Attitude F*ckUpStartups

Don’t Be A Rambo At Your Start-up

By January 28, 2022 January 31st, 2022 No Comments

I am super talented, and I know what my dream project is! Just finished graduation, so I started my own business, on my way to making the first million. I wanna do it, the f**king Rambo! I’d take no partners and take over every corner in the business.

These are some very common words among the young. If you ask them, entrepreneurship is all about their brainchild and how it’s gonna rock. Well, we all are proud of our babies and farts, but that isn’t the case with everyone around. In fact, most of these young turks want to be single parents. And that’s definitely compromising your brain child’s success rates. 

Mark Zuckerberg started Facebook at 19 and turned out a billionaire by 23 is something every Instagram business motivation page says. But what about the game he made at 12? Watch the Social Network, and you will know he had partners. Bill Gates had one during his initial days at Microsoft. Steve Jobs had ’em. So, that’s the thing! Partnerships are real!

However, people, especially the young, are more interested in being solopreneur than being an entrepreneur. It is nothing but lone wolf syndrome. And as a matter of fact, it’s not the selfishness of hogging up all the glory or keeping every buck made. It is sheer unwillingness to have co-authority, trust someone to share their vision, and allow someone else to make decisions that could make or break the business. The idea of sharing feels like a f**king disaster, and it leads people into committing epic fails. 

It could lead to situations where you find yourself working for peanuts because you aren’t simply good at sales. Or burning cash despite improving revenue because you lack basic accounting skills. You could be putting your business at legal risk due to a lack of compliance knowledge. There is X number of things that can go wrong because a successful business is more of an orchestra than a rockstar.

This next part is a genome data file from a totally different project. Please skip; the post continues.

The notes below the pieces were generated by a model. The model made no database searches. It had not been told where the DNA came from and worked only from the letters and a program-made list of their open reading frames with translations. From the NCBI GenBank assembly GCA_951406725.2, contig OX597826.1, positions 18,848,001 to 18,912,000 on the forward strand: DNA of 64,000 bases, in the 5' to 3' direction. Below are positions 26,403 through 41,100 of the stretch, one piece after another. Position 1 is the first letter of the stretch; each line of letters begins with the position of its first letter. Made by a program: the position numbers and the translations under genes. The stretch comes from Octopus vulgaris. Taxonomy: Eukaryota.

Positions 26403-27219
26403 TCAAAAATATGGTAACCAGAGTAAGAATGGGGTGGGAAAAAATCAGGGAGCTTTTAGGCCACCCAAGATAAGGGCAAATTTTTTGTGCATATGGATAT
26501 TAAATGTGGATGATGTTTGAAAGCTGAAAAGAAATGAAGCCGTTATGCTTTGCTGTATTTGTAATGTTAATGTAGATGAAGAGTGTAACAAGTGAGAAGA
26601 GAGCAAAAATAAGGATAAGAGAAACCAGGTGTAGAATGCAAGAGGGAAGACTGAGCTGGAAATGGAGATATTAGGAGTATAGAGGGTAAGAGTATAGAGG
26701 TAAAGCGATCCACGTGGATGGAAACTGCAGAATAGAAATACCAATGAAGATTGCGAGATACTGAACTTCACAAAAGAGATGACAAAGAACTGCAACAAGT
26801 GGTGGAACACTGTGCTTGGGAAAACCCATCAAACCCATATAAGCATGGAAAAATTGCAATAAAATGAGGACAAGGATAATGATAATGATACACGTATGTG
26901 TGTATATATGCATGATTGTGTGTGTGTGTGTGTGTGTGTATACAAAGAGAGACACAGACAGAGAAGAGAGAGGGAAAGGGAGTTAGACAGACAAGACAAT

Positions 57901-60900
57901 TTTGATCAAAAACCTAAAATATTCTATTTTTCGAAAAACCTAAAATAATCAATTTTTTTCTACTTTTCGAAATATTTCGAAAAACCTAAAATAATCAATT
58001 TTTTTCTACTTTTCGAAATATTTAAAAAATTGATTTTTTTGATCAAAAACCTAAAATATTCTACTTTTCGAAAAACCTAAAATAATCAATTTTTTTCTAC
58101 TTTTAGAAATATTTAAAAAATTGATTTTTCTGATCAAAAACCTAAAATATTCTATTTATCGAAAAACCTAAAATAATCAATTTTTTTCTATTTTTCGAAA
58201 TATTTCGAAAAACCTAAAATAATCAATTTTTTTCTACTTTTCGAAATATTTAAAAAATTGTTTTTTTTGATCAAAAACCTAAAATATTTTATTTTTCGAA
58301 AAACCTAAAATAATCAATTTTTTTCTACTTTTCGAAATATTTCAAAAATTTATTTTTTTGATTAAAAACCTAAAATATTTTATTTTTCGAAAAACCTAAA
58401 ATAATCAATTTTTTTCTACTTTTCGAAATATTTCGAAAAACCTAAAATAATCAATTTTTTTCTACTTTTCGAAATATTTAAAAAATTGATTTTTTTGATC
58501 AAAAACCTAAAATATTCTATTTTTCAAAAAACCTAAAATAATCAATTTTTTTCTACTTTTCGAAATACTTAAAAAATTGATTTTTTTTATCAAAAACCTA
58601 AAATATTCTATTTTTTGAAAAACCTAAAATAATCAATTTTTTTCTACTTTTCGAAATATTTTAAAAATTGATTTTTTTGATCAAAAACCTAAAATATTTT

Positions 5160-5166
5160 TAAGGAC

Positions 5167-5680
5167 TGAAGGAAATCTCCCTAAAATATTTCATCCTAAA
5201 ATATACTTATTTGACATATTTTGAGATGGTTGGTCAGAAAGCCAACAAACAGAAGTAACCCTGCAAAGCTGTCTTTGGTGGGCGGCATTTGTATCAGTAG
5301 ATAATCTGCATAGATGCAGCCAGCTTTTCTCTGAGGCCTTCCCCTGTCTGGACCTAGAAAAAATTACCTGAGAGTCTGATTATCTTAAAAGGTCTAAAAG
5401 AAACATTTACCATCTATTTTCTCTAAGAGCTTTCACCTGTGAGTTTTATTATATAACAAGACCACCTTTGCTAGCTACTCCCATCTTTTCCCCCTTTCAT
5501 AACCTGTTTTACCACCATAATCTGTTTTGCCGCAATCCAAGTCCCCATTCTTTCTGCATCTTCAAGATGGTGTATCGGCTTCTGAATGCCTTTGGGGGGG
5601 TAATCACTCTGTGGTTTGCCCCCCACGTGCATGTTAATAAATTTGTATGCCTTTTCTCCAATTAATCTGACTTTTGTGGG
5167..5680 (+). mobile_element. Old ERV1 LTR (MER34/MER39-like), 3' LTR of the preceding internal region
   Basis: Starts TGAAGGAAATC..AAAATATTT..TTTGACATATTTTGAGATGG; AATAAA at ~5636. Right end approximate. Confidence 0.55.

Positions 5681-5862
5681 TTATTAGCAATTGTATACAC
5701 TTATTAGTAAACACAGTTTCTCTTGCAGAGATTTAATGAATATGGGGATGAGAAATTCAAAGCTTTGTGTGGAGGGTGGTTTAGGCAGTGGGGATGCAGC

So how do you do away with this urge of being at the helm of control? Nah, finding partners straight away isn’t going to work. You gotta grind on someone else’s business. It is the most practical way to start your own. You will get to see how the industry functions, the ins and outs, the push and pulls, good days and bad days, ups and downs, pretty much 360-f**king-degrees! And in most cases, you would find a partner at work. If you are in the market, you meet god damn people who have the same hunger and problems as you. You find allies! You might not know some skills, and they wouldn’t know yours making it a perfect match. 

The next thing you should be doing is trying to find mentors. People who are willing to teach you the tricks of the trade. It is even tougher since you wouldn’t want to disclose your big idea, but that’s needed. A mentor will help you save your business from committing cliché mistakes. It’s a cliché because almost half of the businesses don’t survive past half a decade. And that’s legitimate businesses, not side hustles. Maybe 95% of these side hustles fail, but it never makes it to the surface. So you’ve got to get yourself a mentor who is supposedly sitting at a height. 

They can tell if you are racing towards the mountain’s edge on a suicide mission and bring you to your senses. You may be too new for the business landscape, but someone who’s spent enough time and has climbed a tree can see the bigger picture. Chances are, even they may help you connect with the right partners. 

So make sure you don’t play the lone wolf, have enough people to watch your back, and a good mentor, just like a movie.

Kim Hvidkjaer

Kim Hvidkjaer

I’m a father, author, speaker as well as multi-disciplinary serial entrepreneur and investor. I started my first company at age 19, and have built and invested in companies in innumerable industries.

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